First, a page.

If, like me, the only difference you can see between pairs and individual figure skating at the Winter Olympics is that one involves two people and the other doesn't, you're about to get a primer. Pairs events aren't just individual routines doubled to fit two people; the two disciplines involve different sets of rules, times, scoring, required elements, and even forbidden moves. Both are incredibly difficult and dangerous events, and while they use a lot of the same skills, they produce vastly different results on the ice. It's time for a guide to pairs versus individual figure skating, and why both deserve a look in PyeongChang.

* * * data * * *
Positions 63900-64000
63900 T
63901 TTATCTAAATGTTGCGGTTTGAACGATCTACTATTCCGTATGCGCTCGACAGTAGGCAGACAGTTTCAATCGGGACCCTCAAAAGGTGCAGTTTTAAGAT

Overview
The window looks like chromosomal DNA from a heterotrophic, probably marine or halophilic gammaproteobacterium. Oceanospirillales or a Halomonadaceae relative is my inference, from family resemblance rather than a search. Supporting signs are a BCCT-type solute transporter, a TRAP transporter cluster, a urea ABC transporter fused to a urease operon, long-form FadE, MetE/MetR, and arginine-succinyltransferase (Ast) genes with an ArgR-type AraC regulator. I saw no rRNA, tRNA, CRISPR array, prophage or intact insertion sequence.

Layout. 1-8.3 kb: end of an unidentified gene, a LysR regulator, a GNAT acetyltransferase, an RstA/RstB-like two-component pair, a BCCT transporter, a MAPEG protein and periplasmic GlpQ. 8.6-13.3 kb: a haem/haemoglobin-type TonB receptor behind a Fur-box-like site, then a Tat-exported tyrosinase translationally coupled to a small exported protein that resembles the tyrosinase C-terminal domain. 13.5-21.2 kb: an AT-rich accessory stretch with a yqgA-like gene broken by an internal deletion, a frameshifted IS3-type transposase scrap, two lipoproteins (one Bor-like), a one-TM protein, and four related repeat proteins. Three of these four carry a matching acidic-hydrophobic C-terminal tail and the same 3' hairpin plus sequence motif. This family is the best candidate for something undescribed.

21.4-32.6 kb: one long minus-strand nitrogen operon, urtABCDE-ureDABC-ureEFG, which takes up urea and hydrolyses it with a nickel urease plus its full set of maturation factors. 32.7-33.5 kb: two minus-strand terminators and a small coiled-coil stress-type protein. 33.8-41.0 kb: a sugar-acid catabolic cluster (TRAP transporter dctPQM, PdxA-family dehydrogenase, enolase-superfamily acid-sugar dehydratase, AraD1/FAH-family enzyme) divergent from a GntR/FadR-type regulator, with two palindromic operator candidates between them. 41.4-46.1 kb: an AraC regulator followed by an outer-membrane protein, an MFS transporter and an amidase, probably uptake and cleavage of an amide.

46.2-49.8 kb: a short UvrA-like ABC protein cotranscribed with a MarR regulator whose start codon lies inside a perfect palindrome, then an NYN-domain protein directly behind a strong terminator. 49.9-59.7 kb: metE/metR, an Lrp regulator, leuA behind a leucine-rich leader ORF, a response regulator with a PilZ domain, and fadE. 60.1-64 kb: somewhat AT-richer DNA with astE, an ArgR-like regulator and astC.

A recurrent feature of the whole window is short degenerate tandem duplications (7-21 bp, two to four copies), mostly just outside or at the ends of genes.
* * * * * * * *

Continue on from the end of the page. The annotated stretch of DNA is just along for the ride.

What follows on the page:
The U.S. figure skating team is filled with strong medal contenders, which is a particularly good reason to pay attention to the events in South Korea in 2018. Nathan Chen is competing in the men's individual figure skating, and as the only undefeated male skater in the world this year, he's considered to be aiming for gold. Meanwhile, the U.S.'s pairs competitors, married couple Chris Knierim and Alexa Scimeca-Knierim, just aced the National Championships for the second time and are looking to make their mark two years after Alexa was hospitalized for a rare gastrointestinal condition. It's shaping up to be a very interesting Winter Olympics, so here's your guide to the differences between pairs and individual figure skating to help you watch twizzles and triple axels with the best of them.